Darrel Williams is prepared to do his best Kenny Hilliard.
He’s ready to be LSU’s bruising back, the guy who gets the carries inside the 5-yard line, the player who stays between the tackles, who moves piles, runs over opponents and rumbles – not runs.
The focus on LSU’s backfield – and its team, for that matter – might rest on Heisman Trophy hopeful and former top-ranked recruit Leonard Fournette, but there’s another highly touted guy immediately behind the star.
A week into LSU’s preseason camp, Williams, a 6-foot, 230-pound ball of muscle, is poised to step into the cleats of Hilliard, the Tigers’ short-yardage runner who exhausted his eligibility after last season. The departure of Hilliard and Terrence Magee leaves Williams and Fournette – two sophomores – leading a young and, somewhat, inexperienced position group into the 2015 season.
You don’t have to tell Williams. He knows who the four scholarship running backs are: Fournette, himself and two true freshmen in Derrius Guice and Nick Brossette.
“I’ve got to play a big role this year,” said Williams, a Marrero native and ex-John Ehret star. “Last year, we had Leonard, Kenny and Terrence. It was more learning everything. Now I’ve got to step up to the plate.”
That starts with helping fill the void of Hilliard. Williams immediately shifts from fourth stringer – he had 64 carries all of last year – to second-stringer behind Fournette. He suggested last week that the coaching staff plans to use him in the way they used Hilliard, two self-proclaimed “power backs.”
Williams showed flashes of that during the spring game in April. He scored a touchdown from the 5-yard line, hitting a pile near the 3 and then pushing it into the end zone for a score that had ESPN announcers oohing and aahing.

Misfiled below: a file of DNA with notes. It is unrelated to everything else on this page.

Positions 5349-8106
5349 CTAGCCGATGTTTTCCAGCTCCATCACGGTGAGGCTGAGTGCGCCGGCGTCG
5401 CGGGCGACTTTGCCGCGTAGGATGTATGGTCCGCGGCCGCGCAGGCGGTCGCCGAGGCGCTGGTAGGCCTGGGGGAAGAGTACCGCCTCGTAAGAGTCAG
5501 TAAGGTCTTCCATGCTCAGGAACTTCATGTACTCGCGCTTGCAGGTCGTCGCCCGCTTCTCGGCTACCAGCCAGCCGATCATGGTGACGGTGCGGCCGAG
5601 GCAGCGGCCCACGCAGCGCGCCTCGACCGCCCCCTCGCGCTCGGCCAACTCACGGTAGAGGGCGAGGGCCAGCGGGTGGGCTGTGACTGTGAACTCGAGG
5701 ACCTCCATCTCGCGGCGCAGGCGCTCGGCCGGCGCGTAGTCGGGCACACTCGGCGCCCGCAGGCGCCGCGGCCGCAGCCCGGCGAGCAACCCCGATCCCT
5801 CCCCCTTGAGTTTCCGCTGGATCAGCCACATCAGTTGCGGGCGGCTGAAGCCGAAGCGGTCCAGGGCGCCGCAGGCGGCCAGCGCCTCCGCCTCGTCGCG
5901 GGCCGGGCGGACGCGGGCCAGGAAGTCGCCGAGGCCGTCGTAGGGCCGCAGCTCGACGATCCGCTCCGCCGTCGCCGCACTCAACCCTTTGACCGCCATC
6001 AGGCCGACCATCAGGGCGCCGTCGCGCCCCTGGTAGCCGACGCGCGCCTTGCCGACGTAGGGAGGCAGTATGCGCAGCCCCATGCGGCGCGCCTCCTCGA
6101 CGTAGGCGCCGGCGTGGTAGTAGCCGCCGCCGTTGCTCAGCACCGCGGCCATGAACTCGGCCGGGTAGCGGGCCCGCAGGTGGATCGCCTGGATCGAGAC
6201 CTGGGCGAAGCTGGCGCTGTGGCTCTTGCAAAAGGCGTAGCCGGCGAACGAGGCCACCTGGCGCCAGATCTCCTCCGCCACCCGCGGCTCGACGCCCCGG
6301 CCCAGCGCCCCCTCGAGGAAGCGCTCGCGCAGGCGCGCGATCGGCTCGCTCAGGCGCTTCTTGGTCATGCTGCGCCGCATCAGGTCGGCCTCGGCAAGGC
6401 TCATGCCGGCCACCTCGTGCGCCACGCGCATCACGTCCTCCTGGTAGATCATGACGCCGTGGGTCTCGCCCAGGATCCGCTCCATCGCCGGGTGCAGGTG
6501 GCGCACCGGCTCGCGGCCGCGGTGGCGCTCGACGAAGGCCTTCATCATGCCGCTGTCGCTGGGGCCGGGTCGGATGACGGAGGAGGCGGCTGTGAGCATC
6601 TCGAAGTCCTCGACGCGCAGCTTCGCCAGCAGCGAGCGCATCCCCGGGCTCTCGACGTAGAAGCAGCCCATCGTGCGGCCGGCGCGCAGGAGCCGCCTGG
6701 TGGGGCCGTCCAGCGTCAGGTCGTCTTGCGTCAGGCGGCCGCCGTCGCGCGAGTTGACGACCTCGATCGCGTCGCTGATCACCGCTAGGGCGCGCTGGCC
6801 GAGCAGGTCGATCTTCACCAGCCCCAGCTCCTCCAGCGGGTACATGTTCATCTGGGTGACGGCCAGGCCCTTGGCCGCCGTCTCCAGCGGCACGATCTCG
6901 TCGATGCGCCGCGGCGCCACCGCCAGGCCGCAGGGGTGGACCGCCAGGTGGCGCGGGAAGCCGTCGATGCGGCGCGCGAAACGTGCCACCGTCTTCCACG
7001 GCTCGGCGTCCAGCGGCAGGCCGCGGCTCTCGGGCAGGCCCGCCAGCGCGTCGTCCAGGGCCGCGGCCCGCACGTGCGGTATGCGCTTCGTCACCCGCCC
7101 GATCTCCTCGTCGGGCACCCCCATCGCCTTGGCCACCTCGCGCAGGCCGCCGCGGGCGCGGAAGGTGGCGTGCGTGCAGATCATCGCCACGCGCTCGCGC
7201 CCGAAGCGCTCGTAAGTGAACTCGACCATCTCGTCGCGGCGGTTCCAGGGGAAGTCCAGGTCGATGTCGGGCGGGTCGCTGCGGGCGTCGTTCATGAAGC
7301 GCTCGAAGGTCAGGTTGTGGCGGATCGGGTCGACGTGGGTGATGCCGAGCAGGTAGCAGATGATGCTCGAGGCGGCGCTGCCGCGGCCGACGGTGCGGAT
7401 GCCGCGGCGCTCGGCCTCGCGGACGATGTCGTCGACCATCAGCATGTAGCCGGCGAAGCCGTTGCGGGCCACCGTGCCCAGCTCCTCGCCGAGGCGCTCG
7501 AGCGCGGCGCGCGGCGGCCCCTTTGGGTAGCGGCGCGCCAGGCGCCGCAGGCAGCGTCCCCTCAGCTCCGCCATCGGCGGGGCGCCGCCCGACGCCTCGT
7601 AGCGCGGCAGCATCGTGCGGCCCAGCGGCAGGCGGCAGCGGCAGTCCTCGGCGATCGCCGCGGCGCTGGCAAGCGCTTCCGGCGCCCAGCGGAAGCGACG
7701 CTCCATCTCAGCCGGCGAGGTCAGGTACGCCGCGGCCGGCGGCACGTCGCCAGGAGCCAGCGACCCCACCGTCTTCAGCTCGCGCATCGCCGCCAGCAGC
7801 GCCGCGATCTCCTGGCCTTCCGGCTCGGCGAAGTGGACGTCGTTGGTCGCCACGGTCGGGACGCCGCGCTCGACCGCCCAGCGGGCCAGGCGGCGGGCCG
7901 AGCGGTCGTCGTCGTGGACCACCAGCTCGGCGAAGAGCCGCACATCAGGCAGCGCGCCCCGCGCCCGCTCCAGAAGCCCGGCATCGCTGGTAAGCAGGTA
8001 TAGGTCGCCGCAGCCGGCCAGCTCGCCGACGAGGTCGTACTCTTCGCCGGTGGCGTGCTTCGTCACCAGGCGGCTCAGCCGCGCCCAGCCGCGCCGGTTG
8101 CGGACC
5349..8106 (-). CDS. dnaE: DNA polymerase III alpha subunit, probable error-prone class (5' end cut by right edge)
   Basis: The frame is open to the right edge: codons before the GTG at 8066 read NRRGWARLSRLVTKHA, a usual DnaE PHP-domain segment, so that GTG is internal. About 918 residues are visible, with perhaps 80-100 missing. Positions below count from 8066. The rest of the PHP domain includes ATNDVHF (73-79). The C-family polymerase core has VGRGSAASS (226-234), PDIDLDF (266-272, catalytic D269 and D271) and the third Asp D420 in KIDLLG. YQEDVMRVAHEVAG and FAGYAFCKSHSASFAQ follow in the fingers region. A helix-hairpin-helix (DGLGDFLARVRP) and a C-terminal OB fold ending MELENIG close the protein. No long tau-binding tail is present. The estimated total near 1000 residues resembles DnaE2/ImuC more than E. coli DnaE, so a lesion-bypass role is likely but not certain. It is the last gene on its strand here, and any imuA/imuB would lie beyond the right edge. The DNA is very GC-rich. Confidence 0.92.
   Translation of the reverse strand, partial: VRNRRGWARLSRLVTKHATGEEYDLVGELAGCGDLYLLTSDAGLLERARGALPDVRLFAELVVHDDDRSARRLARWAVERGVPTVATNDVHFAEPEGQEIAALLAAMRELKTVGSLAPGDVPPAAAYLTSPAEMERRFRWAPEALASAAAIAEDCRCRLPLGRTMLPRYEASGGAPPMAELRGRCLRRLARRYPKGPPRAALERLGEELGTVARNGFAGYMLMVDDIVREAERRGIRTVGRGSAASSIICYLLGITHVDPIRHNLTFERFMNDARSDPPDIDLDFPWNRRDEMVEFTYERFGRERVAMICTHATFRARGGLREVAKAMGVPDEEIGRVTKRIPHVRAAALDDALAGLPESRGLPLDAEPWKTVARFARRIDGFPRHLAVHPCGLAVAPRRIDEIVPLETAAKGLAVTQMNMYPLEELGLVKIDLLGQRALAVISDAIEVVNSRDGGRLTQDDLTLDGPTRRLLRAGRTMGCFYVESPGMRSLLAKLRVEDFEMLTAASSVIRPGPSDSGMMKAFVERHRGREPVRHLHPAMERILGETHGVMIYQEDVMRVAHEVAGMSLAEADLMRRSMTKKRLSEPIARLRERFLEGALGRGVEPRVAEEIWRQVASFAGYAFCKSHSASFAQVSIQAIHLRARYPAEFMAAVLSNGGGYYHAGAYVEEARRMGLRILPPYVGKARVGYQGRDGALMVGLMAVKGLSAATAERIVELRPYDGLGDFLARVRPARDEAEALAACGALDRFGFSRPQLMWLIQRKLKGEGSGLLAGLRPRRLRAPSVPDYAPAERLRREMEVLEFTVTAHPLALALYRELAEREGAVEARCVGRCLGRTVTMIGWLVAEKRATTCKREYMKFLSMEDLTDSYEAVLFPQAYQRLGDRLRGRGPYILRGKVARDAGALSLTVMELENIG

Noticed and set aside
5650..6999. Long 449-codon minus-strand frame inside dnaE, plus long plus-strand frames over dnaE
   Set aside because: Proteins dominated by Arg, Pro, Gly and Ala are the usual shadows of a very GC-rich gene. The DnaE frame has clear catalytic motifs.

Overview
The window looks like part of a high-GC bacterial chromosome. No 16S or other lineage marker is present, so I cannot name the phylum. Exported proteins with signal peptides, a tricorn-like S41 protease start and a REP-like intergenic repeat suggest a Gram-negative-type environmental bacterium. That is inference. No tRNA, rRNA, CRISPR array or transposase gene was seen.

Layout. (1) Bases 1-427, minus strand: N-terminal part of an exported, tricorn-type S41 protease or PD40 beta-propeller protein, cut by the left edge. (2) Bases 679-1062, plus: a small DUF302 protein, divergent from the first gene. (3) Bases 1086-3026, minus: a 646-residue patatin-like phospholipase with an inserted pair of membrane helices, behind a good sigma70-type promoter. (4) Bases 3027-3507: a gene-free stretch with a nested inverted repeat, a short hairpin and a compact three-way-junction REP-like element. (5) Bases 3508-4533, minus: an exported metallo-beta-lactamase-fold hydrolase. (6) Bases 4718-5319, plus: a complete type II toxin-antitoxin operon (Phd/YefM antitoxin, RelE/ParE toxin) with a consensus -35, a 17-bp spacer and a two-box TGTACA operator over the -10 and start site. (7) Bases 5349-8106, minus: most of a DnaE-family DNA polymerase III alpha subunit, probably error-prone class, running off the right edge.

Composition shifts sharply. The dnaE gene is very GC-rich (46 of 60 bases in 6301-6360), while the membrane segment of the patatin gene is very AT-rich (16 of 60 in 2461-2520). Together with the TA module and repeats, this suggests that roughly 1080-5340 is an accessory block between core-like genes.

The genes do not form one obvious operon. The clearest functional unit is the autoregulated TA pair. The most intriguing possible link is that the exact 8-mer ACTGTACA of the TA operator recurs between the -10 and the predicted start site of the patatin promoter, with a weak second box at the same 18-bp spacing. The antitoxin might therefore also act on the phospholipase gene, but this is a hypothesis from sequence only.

He demonstrated some shiftiness, too, dodging two defenders during another run in the spring game.
Williams is the compliment to the face of the program. He says he’s not too dissimilar from Fournette either.
“I think we’re quite equal. He’s got a little more speed,” Williams admitted.
Have they raced?
“Nah,” a smiling Williams said.
Coach Les Miles has preached over the last few months that his focus is to have Fournette “fresh” for each game. That means handing off to Williams on occasion. Miles is known for his running back-by-committee approach.
In fact, Fournette’s 27 carries in the win over Florida last season was just the sixth time in three seasons (2012-14) that an LSU running back hit the 20-carry mark in a game. The Tigers’ No. 2 running back during that three-year stretch averaged about seven carries a game and ran for 550 yards a year.
“Me and Leonard are the main two running backs. Like Kenny and Terrence Magee,” Williams said. “Our first year coming in, we were just learning the system. We didn’t really know too much. Now we’ve got it down pat. Now we’ve just got to teach the young guys.”
They’re supposed to get plenty of touches, too. Guice and Brossette are quick-footed, skilled tailbacks who have already developed reputations during camp.
“I know they’ve got good hands and are great route runners,” Williams said.
Williams and Fournette are the old men of the group. They’re both 20.
“Coach Frank (Wilson) said he never had sophomores lead a team,” Fournette said. “He says it’s a big role but he believes in us, and we can do it.”
Hilliard and Magee still keep in touch with their former pupils-turned-leaders. All four running backs are on a group text message.
Williams is aware of the role he’ll have – even if the top player in the nation is in front of him.
“I’m one of the big guys now,” he said. “It’s my turn, my time.”
POSITION PREVIEW SERIES
Monday: Defensive line
Wednesday: Offensive line
Follow Ross Dellenger on Twitter @DellengerAdv.